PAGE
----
The use of GPS devices by police most recently made national news in the Laci Peterson case. Scott Peterson, the Modesto, Calif., woman's husband, was convicted of murdering her on Christmas Eve 2002. In that case, police obtained a court order to attach tracking devices to three vehicles driven by Peterson, who drove to a waterfront near where the bodies of his wife and the baby boy she was carrying were later found.

While the GPS data was admitted in the Peterson case, courts across the country are tackling the issue as defense lawyers challenge their reliability and whether police have a right to install them without a warrant. Similar technology helps police track cellular telephones, which also are being used by police to find fugitives and others.
Court broadens police search powers in Illinois case
Star Tribune
Published January 24, 2005

WASHINGTON -- The Supreme Court gave police broader search powers Monday during traffic stops, ruling that drug-sniffing dogs can be used to check out motorists even if officers have no reason to suspect they may be carrying narcotics.

In a 6-2 decision, the court sided with Illinois police who stopped Roy Caballes in 1998 along Interstate 80 for driving 6 miles over the speed limit. Although Caballes lawfully produced his driver's license, troopers brought over a drug dog after Caballes seemed nervous.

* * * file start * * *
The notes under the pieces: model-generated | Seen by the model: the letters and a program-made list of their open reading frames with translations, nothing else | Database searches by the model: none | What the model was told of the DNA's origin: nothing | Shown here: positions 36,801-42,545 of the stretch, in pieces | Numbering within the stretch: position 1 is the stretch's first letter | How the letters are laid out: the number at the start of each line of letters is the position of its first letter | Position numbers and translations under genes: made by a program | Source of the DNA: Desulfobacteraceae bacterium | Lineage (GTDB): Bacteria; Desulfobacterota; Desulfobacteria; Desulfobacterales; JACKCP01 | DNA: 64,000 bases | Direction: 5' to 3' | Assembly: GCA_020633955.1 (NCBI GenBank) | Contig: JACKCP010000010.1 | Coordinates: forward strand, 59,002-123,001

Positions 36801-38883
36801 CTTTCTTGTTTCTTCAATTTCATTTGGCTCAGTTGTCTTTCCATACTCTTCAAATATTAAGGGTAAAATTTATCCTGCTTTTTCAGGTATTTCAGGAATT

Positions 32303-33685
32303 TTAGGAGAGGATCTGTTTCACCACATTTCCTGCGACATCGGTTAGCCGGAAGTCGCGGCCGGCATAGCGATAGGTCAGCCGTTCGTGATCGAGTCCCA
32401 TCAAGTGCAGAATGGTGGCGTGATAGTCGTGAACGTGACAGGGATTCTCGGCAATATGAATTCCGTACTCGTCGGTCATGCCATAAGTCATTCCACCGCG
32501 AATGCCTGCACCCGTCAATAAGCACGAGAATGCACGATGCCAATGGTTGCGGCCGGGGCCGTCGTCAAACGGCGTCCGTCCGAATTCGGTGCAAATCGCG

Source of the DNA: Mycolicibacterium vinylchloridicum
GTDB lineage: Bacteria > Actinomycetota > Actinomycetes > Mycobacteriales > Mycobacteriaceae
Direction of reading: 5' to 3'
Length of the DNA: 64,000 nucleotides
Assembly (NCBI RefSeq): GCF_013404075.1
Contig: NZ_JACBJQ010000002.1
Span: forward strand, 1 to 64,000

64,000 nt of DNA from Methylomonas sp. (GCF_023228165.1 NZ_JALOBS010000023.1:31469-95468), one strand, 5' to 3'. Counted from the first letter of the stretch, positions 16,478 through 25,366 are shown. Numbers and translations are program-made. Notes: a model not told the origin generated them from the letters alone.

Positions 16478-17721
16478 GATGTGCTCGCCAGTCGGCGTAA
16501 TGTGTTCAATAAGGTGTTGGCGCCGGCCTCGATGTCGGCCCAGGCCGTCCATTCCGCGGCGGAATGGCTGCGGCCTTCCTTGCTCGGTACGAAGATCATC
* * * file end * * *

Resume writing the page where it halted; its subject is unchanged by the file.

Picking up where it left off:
Caballes argued the Fourth Amendment protects motorists from searches such as dog sniffing, but Justice John Paul Stevens disagreed, reasoning that the privacy intrusion was minimal.

``The dog sniff was performed on the exterior of respondent's car while he was lawfully seized for a traffic violation. Any intrusion on respondent's privacy expectations does not rise to the level of a constitutionally cognizable infringement,'' Stevens wrote.

In a dissent, Justice Ruth Bader Ginsburg bemoaned what she called the broadening of police search powers, saying the use of drug dogs will make routine traffic stops more ``adversarial.'' She was joined in her dissent in part by Justice David H. Souter.

``Injecting such animal into a routine traffic stop changes the character of the encounter between the police and the motorist. The stop becomes broader, more adversarial and (in at least some cases) longer,'' she wrote.

Chief Justice William H. Rehnquist did not participate in consideration of the case.

The case is another in a line of Supreme Court cases involving the Constitution's ban on unreasonable searches or seizures.

But civil liberties advocates have argued that allowing greater police powers in this case would be more troubling. That's because police often use traffic stops as a pretext to question motorists about suspected illegal activity for which they have no proof.

In Caballes' case, he was pulled over for driving 71 mph on a stretch of Interstate 80 with a 65 mph limit. The state trooper noticed air freshener in the car and asked for permission to search Caballes' trunk. Caballes refused, but officers searched it later anyway after the dog indicated there were drugs in the trunk.

The troopers subsequently found $250,000 worth of marijuana, a find that Caballes argued was unjustified because they had no reason to suspect he had drugs. His conviction was later thrown out by the Illinois Supreme Court, a ruling that the U.S. Supreme Court reversed.

The case is Illinois v. Caballes, 03-923.

© Copyright 2005 Star Tribune. All rights reserved.

Communities United Against Police Brutality
3104 16th Avenue S
Minneapolis, MN 55407
Hotline 612-874-STOP (7867)